There are very few family businesses in audio. Brands rarely pass down father to son; they either disappear, or get bought out by a larger interest. Sometimes the next generation becomes more of a figurehead than an important part of the company. That’s not how it was with Manuel Podszus of Zellaton audio, and grandson of founder Dr Emil Podszus. He has continued to develop and continue the Zellaton concepts down to today.
Podszus (the grandfather) began working on loudspeaker drive units back in the early 1930s, back when electrical recording and replay were still in their infancy. Materials science of the 1930s was in its infancy too; materials we take for granted today, like PVC and polystyrene, were at the forefront of technological development at the time, and inter-war Germany was one of the great centres of excellence in plastics development. In this period of intense development, Dr Emil Podszus set himself the task of improving the performance of loudspeaker units, both in terms of high-performance audio, and the more pressing issue of loudspeakers within telephones.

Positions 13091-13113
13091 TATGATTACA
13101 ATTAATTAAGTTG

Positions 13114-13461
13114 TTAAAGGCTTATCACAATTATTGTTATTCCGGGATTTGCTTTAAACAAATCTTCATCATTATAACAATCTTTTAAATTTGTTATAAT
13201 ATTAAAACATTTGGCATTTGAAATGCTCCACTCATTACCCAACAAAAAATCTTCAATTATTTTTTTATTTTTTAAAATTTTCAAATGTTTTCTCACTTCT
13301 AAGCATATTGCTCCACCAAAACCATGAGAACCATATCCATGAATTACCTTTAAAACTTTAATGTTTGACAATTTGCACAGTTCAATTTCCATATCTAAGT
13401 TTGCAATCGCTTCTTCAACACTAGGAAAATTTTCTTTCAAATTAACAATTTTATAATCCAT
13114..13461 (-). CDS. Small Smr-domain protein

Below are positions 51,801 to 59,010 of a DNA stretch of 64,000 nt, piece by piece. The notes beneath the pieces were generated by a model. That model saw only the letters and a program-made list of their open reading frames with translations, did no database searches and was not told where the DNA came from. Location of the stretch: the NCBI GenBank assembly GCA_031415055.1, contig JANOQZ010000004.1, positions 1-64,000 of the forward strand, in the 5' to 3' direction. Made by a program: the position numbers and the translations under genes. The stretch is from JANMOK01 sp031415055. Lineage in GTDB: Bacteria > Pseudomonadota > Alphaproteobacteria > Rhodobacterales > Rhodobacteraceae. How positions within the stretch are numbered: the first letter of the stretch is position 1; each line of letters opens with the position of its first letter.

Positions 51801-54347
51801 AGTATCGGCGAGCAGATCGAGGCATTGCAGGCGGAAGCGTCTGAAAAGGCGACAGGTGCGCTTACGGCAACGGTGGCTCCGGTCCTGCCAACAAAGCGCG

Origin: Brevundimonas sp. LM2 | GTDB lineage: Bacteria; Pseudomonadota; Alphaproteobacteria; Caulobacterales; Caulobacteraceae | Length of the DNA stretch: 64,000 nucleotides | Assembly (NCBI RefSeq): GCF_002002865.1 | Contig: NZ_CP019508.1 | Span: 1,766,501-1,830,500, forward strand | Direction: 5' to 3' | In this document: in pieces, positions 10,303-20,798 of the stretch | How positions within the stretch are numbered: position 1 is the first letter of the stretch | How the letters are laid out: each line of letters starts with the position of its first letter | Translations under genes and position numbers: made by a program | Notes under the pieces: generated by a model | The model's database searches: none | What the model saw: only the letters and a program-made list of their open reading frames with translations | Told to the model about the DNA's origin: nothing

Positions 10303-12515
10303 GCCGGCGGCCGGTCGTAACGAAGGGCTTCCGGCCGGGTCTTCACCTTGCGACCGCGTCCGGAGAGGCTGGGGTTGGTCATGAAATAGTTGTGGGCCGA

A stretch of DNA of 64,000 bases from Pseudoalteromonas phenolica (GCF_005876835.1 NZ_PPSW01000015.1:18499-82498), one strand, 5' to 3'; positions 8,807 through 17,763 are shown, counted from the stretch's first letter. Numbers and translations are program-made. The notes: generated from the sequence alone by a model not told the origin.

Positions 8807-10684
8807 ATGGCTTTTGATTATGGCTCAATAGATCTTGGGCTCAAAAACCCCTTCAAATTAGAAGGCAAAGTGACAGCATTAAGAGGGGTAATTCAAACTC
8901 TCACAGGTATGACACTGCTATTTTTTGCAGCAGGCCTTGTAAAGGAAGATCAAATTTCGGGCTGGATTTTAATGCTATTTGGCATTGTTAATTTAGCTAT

His solution was to make a drive unit that coupled a very light diaphragm with a carefully optimised foam substrate, to produce a loudspeaker with the speed and stiffness required for audio reproduction. The difficulty faced with this design – it transpired – was that it doesn’t ‘scale’ well. Where pioneering plastics technologists in the 1930s quickly found a way to mass-produce their materials, the need to create a foam substrate of varying size across the driver meant Emil Podszus’ design remained essentially a bespoke design that could only be produced in tiny numbers. A very high performance design, undoubtedly, but one that precluded being supplied to the audio mass market. This kept the Podszus name out of the mainstream audio world, but the Zellaton brand that came out of this technology was resilient. Dr Emil handed the concepts down to his son Kurt, who then subsequently passed the baton down to his son Manuel. Beyond Zellaton, variants of the driver in Podszus-Görlich and Micro Precision guise have ‘form’ in the high-end, most notably as the drivers for the original – and extremely highly respected – Ensemble bookshelf loudspeakers.